Road to Junction: How one family made it across the pond from London
Editor’s note: Know a Grand Valley transplant with a unique story? Or perhaps your path took an interesting detour, ending in local residency? Email firstname.lastname@example.org.
Tea and crumpets; Big Ben; red telephone boxes; double-decker buses; the Queen; a rich, storied history. These are all common scenes from David and Maggie Cook’s homeland — London, England.
The Cooks, now Grand Junction residents and married since 1959, transplanted to the United States in 1980.
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At the time, David worked for a British pharmaceutical company. When it acquired a business in Kansas City, Kan., he and his family were transferred as part of the merger. It was a three-year contract for David, which continued to be renewed until the job became permanent.
“I like America a lot,” Maggie said of the move.
The couple and their three children stayed in Kansas City for 15 years. When they grew tired of the humid climate, the Cooks began looking west. They first traveled to Sedona, Ariz., Glenwood Springs, and Grand Junction, but fell in love with Battlement Mesa.
“With a bit of luck, a golf course was there,” David said, which influenced their decision to move to the mountain town.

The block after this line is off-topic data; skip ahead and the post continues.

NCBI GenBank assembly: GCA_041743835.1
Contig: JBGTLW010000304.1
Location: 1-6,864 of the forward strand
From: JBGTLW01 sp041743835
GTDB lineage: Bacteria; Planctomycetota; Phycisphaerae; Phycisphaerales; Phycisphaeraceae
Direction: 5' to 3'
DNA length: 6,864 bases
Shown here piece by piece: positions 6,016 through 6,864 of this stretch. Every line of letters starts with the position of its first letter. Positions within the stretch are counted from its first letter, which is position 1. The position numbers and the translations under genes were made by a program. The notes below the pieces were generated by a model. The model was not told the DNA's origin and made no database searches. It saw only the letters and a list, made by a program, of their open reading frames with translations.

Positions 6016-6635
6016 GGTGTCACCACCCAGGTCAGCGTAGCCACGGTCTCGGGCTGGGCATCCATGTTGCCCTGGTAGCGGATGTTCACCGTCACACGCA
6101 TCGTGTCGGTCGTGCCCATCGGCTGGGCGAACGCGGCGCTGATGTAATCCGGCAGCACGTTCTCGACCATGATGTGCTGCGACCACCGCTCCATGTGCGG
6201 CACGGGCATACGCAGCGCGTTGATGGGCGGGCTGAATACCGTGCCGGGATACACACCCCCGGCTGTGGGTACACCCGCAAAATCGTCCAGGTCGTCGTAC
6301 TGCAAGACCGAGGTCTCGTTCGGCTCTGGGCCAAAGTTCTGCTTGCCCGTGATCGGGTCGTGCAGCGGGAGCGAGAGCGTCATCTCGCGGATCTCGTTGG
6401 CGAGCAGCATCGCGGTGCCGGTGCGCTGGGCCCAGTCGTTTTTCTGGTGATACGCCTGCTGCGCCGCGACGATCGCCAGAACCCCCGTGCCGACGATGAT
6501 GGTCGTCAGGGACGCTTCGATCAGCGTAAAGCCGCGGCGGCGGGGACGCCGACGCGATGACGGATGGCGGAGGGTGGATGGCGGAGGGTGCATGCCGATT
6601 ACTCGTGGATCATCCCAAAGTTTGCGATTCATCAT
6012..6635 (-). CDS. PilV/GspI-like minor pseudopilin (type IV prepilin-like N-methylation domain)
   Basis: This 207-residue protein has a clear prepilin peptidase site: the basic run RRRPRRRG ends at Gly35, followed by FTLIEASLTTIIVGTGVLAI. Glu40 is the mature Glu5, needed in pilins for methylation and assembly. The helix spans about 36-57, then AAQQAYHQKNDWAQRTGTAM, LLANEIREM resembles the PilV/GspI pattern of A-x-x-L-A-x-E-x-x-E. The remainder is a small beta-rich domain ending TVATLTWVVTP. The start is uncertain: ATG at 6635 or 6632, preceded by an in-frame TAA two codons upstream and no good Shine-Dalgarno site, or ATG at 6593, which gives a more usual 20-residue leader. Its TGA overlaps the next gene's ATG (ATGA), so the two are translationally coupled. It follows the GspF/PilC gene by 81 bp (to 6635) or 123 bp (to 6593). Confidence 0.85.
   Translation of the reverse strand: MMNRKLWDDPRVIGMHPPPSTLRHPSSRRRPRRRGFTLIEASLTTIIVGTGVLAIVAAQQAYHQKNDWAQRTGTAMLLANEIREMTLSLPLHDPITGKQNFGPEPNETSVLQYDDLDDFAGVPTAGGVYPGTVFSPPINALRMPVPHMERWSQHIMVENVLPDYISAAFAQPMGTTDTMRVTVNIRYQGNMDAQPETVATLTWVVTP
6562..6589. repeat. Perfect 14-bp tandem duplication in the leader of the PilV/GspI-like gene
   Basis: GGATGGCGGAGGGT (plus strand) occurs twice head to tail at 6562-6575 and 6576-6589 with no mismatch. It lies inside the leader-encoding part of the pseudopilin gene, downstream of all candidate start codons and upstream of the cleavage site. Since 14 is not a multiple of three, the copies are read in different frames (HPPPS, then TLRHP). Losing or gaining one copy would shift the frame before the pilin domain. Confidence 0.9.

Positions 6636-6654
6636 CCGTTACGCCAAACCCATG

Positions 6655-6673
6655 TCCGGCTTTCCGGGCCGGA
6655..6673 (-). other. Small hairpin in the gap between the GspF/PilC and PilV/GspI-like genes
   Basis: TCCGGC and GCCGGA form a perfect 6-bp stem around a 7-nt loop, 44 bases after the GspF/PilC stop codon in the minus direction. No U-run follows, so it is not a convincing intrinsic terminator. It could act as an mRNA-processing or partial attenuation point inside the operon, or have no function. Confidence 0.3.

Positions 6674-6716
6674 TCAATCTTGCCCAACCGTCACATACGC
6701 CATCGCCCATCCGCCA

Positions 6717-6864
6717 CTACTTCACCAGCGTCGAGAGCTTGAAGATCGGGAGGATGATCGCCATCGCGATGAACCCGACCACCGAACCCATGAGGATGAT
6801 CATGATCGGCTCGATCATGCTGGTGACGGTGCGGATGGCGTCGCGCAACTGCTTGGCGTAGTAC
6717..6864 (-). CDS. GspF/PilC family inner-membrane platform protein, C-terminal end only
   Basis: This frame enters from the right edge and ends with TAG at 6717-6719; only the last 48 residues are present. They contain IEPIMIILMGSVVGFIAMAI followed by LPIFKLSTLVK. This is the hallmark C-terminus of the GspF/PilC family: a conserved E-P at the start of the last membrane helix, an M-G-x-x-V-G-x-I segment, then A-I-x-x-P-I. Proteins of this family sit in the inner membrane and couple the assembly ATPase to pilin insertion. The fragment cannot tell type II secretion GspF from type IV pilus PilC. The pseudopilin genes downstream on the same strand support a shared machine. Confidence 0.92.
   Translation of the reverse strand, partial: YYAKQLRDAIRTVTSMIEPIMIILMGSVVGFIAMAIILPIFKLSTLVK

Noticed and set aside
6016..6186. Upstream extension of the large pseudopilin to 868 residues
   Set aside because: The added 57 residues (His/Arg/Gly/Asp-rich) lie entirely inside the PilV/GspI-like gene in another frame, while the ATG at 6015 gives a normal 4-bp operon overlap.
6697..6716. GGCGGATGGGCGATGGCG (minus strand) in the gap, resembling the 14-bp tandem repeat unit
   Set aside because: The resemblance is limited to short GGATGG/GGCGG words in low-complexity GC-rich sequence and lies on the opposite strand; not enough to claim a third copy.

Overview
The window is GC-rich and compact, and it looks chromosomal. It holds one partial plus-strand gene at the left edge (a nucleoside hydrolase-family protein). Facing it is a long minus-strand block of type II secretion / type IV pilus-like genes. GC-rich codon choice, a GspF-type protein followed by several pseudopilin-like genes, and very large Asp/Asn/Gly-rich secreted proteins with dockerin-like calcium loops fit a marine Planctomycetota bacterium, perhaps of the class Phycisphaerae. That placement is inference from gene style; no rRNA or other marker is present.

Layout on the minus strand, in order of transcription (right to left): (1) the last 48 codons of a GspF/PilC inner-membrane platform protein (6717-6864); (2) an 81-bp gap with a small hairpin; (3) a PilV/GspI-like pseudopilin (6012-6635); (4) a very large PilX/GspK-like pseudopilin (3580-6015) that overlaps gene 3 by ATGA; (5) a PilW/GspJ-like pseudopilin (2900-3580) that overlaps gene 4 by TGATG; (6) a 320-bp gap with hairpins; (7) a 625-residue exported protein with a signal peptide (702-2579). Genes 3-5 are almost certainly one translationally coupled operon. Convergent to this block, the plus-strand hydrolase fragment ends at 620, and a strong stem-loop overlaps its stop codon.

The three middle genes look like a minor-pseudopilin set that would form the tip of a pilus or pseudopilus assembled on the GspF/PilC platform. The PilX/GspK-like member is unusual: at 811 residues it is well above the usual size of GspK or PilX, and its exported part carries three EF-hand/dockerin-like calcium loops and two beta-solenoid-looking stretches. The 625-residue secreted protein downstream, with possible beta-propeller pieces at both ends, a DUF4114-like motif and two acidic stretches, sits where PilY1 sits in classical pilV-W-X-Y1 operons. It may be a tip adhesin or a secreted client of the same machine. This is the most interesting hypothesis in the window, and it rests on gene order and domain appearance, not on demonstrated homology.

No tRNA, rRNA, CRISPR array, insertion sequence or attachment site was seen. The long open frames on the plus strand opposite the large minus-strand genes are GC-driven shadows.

They resided in Battlement Mesa for 12 years and enjoyed hiking, golfing, and other activities made available to them there. But the art scene was lacking, ultimately pushing the Cooks to Grand Junction when friends put their house on the market.
“I mentioned to them if they ever wanted to sell the house, we wanted first dibs,” Maggie said, and they purchased the home in 2007.
As avid painters, the Cooks appreciate Grand Junction for its variety of artistic outlets. Maggie paints acrylic and David paints oils; both find inspiration in Grand Valley’s unique landscape (often engaging in Plein Air work, otherwise known as painting outdoors).
The Cooks also revel in Grand Junction’s climate, its library, the downtown area and The Art Center (with which they are heavily involved).
“We recently went over to the Pollock Bench area and it’s just gorgeous,” Maggie added.
When the Cooks first came from London to the United States, they discovered a few unexpected cultural differences.
As head of marketing, David gave many presentations. One day an assistant mentioned how most people weren’t listening to him because they were too busy listening to his accent.
“I always wondered why they had a certain look on their face,” David said, jokingly.
Another difference noticed was the amount of food served at restaurants.
“I was amazed at the gargantuan-sized plates of food,” Maggie said.
Other eye-catching American trends include fast food, bumper stickers, and 18-wheeler semi-trucks.
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